Monthly Report: January 2016 Albums

1. David Bowie - 
I'm glad that I listened to this album the weekend it was released, before Bowie passed away, so I could appreciate it at least once without the context of his death looming over it. Obviously, that context gives the album a different kind of significance, maybe some more weight, but it sounded pretty damn good without it. I liked The Next Day but this feels like a much bolder statement, belonging in that special subset of Bowie albums that are just of their own world. I really like jittery drums on the title track and "Sue," and "I Can't Give Everything Away" is a really beautiful, strange finale. Only David Bowie could have complete creative control over his own death. Here's my new Spotify playlist of all the albums I'm listening to in 2016.

2. Boosie Badazz - In My Feelings (Goin' Thru It)
When it became apparent that David Bowie had made his album while dying of cancer, I immediately thought about the fact that Boosie had released an album a week earlier that's all about his recent cancer diagnosis. It's really not clear what's going on with him health-wise, but his music's been pretty dark since he got out of prison, and this album is just harrowing stuff, 33 minutes of self-released music that he seemed to rush out while the feeling was fresh (there's apparently another album coming in February). My dad got a Staph infection in December, and I've spent more time in a hospital the past couple months than in my entire life before that, it's just been a really dark stressful time, and I appreciate having records like this that can kinda tap into what I'm feeling and put it in perspective.

3. Brothers Osborne - Pawn Shop
"Stay A Little Longer" was one of my favorite country singles of 2015. And the full-length version of the track, which ran past 5 minutes with half of it given over to guitar solos, set my expectations for an album that would establish John Osborne as a guitar hero. Instead, Pawn Shop has only one other song that goes past 4 minutes, and only a couple with particularly memorable guitar solos (the one on "Down Home" is pretty great). But T.J. Osborne has a great voice and Jay Joyce remains the best producer in country music, so this is a pretty enjoyable record. I'll still hope that they get comfortable enough to stretch their legs and jam more on a future album, though.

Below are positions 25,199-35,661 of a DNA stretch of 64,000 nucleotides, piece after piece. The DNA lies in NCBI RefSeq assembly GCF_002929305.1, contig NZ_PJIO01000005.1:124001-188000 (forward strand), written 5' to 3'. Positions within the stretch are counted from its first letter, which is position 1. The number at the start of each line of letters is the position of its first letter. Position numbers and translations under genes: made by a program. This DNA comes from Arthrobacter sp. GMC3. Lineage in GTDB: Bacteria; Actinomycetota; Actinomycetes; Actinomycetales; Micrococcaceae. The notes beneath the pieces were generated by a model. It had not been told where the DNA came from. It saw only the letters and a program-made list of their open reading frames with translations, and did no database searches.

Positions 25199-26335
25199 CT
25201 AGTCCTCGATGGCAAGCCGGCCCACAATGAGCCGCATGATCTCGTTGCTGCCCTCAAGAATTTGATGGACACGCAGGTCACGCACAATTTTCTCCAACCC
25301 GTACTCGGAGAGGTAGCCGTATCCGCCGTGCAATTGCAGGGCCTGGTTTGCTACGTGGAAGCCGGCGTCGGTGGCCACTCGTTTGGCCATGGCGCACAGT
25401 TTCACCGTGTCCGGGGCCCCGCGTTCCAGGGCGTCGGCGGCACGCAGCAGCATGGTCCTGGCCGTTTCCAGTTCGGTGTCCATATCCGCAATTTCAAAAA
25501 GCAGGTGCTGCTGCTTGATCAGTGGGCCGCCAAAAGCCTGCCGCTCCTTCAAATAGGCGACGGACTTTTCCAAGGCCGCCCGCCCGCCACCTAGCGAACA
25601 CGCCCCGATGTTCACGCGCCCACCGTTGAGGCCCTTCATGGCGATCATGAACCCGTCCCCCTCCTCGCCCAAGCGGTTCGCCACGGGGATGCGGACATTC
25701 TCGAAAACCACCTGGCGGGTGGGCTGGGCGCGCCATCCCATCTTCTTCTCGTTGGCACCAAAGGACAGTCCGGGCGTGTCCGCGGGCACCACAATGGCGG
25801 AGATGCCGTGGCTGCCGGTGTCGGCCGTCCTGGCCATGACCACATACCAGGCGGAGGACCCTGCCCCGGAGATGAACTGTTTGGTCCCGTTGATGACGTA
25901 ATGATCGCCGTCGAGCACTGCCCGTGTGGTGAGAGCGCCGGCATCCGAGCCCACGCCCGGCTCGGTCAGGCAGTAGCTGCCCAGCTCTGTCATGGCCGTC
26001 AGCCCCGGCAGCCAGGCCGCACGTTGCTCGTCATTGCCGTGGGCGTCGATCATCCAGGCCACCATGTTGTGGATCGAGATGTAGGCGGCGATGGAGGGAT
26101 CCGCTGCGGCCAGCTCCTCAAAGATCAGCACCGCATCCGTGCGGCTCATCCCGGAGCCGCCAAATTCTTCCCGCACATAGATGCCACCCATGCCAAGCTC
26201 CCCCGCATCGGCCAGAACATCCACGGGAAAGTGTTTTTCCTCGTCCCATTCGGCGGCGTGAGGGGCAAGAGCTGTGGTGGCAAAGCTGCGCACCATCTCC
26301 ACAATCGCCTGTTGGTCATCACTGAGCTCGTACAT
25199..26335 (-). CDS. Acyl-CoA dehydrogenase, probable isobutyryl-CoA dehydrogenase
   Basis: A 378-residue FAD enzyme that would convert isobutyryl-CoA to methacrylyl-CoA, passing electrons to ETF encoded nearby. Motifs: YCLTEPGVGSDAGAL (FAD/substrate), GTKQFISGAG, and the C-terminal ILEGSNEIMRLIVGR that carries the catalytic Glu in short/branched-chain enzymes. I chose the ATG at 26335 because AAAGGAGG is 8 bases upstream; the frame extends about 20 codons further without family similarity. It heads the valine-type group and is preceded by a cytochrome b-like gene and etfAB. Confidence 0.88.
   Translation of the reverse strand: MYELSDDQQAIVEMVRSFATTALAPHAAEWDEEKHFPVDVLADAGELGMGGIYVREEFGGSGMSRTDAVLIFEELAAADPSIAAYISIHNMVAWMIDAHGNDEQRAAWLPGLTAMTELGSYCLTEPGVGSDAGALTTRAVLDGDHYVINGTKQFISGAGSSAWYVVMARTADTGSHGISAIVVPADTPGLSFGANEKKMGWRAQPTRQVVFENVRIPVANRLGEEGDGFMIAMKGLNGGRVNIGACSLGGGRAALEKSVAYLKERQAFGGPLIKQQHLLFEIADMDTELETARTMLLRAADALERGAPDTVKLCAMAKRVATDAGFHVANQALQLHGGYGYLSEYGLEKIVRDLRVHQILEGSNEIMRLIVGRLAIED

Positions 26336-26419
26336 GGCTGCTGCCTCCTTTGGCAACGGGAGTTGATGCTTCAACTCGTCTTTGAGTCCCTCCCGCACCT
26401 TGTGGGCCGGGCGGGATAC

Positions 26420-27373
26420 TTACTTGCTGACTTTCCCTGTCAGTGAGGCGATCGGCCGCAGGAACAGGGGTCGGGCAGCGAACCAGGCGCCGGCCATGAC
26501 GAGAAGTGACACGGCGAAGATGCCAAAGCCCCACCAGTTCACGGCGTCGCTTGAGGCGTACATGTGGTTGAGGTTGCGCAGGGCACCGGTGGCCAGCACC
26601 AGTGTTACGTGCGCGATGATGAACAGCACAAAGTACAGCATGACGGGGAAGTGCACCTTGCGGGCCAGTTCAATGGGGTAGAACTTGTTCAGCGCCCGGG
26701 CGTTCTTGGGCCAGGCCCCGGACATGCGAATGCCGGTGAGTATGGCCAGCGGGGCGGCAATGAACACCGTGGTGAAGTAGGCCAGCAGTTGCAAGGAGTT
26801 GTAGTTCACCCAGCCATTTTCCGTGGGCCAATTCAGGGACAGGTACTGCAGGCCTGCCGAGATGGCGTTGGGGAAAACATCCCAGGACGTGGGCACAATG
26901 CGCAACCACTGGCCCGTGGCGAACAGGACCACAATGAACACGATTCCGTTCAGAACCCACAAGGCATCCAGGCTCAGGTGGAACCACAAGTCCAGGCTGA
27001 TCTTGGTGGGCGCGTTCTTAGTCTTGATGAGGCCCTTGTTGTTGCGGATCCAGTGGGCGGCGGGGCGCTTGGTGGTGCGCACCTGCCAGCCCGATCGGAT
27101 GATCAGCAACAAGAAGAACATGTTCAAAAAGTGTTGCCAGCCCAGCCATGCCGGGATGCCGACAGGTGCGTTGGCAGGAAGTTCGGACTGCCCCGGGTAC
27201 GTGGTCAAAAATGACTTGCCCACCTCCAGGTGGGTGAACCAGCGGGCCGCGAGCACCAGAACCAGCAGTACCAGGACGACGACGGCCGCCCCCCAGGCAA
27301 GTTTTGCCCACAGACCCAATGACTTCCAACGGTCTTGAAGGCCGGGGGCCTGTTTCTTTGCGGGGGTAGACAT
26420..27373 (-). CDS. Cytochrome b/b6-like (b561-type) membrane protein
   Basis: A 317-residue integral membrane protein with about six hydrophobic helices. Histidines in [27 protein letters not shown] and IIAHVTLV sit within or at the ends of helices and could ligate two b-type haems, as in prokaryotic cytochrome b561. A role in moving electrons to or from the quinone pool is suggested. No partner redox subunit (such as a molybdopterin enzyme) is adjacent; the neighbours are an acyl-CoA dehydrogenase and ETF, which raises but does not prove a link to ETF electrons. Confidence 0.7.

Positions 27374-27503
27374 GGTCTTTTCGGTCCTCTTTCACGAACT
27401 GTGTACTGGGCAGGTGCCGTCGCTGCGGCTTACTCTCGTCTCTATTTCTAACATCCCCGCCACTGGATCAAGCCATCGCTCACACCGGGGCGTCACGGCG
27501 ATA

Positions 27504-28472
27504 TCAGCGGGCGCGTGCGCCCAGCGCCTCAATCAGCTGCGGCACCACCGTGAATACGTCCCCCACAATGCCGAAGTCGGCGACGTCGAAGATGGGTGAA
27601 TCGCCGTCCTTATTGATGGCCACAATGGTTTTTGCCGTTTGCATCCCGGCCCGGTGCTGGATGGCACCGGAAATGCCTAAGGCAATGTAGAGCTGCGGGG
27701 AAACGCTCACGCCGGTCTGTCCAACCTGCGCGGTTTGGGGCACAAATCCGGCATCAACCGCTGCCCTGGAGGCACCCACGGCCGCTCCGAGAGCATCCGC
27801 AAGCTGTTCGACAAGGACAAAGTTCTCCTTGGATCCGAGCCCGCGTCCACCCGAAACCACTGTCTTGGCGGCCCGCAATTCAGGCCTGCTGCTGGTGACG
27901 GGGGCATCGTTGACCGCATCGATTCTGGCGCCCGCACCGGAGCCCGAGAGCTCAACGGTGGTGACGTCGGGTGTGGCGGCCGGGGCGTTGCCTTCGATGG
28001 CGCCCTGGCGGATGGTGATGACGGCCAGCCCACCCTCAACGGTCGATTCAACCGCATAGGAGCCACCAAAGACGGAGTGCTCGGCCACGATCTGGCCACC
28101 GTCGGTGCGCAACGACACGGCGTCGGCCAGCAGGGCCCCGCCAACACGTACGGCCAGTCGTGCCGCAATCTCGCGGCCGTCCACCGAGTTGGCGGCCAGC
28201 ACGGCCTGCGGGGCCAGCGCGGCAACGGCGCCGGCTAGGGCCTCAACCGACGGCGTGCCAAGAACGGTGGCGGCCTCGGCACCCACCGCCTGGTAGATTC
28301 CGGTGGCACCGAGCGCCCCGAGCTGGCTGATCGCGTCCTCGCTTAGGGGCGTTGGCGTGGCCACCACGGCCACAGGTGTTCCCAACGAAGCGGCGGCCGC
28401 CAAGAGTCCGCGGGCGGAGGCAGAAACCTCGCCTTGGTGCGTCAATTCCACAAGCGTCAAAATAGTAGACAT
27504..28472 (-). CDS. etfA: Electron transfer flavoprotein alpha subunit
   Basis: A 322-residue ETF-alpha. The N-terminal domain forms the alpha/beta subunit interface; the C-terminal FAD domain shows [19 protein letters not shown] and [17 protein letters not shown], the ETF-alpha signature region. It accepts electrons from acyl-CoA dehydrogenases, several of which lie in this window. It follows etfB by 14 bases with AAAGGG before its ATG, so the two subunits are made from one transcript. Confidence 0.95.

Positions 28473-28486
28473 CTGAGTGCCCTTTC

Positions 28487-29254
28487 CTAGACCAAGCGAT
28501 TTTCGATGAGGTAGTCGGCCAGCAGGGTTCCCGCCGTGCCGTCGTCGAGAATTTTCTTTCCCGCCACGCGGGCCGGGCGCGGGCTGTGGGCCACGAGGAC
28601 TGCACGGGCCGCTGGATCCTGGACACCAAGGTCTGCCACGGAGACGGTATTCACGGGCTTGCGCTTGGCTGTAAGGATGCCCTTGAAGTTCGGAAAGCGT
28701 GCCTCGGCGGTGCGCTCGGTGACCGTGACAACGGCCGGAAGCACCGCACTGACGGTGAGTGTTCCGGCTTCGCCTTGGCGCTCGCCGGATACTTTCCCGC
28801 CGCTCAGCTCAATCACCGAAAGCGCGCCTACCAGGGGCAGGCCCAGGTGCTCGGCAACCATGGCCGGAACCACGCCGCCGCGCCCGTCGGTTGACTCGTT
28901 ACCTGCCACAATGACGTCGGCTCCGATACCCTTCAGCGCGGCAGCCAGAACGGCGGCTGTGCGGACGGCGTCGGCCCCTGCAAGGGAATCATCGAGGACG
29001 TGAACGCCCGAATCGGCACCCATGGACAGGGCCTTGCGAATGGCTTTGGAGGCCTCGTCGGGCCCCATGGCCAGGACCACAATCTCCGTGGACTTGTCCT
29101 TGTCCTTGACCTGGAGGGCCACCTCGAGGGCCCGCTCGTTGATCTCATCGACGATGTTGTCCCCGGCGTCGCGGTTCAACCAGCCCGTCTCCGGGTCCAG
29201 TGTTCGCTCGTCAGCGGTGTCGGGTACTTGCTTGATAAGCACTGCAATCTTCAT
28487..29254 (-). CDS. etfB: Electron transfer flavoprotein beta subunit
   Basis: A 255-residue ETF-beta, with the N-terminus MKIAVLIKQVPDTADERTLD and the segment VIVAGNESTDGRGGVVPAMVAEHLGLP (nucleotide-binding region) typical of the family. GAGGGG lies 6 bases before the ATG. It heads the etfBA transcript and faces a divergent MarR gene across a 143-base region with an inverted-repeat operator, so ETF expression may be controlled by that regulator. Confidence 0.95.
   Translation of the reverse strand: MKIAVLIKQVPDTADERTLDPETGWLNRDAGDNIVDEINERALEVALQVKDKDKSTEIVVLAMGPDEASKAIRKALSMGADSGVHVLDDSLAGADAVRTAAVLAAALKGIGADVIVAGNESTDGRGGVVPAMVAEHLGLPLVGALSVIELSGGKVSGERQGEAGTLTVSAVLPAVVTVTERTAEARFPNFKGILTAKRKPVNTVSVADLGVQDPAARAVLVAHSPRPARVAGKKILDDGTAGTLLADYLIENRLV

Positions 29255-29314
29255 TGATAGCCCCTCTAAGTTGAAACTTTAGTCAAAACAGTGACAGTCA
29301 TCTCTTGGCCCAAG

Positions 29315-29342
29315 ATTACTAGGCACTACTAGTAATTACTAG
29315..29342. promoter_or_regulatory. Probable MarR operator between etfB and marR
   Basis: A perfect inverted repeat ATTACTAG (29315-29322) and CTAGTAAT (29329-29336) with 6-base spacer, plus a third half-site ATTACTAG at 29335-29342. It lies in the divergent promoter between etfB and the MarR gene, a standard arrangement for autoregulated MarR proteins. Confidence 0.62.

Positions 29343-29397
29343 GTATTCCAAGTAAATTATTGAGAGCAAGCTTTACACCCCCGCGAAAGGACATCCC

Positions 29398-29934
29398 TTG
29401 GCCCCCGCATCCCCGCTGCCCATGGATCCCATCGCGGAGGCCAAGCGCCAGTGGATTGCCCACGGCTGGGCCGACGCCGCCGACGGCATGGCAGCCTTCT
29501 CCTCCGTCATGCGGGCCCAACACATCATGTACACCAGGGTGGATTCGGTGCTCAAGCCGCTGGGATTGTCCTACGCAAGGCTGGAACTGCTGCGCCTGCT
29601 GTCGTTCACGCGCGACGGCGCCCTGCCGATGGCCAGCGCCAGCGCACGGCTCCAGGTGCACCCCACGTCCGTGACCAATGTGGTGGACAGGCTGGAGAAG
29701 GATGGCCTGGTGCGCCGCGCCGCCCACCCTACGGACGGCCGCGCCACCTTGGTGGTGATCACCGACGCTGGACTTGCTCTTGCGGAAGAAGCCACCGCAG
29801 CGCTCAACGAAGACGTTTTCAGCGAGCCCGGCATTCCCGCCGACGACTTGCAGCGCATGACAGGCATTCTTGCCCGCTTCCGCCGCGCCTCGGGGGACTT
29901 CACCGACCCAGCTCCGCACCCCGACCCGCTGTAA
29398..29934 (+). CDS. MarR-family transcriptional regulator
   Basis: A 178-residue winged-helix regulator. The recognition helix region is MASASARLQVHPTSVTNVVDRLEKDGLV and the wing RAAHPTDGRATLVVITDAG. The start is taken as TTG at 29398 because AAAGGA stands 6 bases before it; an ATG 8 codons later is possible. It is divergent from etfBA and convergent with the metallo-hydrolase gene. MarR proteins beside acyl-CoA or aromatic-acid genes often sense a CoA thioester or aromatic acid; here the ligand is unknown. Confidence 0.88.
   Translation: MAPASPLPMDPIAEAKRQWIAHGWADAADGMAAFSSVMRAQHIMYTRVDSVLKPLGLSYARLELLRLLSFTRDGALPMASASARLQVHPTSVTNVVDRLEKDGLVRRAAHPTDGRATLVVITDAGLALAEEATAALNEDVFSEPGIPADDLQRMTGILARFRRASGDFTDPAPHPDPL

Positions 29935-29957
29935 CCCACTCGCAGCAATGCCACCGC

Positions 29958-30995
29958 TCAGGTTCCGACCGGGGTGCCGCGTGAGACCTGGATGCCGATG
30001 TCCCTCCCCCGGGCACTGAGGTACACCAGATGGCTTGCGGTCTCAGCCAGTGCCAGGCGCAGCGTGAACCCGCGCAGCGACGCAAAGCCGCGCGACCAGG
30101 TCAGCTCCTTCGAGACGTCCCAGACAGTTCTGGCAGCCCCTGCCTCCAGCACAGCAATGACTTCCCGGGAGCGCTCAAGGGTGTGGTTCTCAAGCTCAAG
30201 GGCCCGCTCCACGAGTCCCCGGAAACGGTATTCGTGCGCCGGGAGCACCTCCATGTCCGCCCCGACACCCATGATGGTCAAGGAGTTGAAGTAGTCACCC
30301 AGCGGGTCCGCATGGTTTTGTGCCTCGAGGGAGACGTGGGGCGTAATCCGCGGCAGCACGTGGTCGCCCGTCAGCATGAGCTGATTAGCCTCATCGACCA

4. Kevin Gates - Islah
Atlantic Records has distributed four "retail mixtapes" by Kevin Gates over the last three years, minimally promoted projects that seemed aimed at growing a regional star's fanbase organically, just letting him do his thing and refine his dark, idiosyncratic sound and score a couple minor radio hits in the process. Islah is the big 'debut album' that Atlantic has ostensibly been building up to over the years, but it sounds and feels more or less like the mixtapes, with no guests (other than a bonus track on the deluxe edition that has three R&B stars stuffed onto it, like some kind of weird emergency back-up hit to use if needed). And it's refreshing to see them put that kind of confidence behind a guy with little crossover appeal, just letting him put his all into making songs as catchy as "Really Really" and "Kno One" but also rap his ass off on "Not The Only One" and experiment with different sounds on "Told Me" and "Hard For" and be a controversial, problematic figure on "The Truth."

5. Future - Purple Reign
I was really anticipating Ape Shit as the likely next Future mixtape since he and Mike WiLL Made It have such a history together and haven't done a lot together lately (and funnily enough I predicted 5 different projects from Future in 2016 in this piece, none of which was Purple Reign). So this wasn't as exciting to me as another mixtape with pretty much the same production lineup as DS2 and What A Time. But this tape is pretty solid and I think keeps Future's streak going, even his streak has been going long enough now that people are eager to proclaim it over just to be the first to jump off the bandwagon. I like "Drippin'" and "Salute" the most so far although most of his projects since Pluto have been growers for me, it takes me a while to really find my favorites. Listen to it on DatPiff.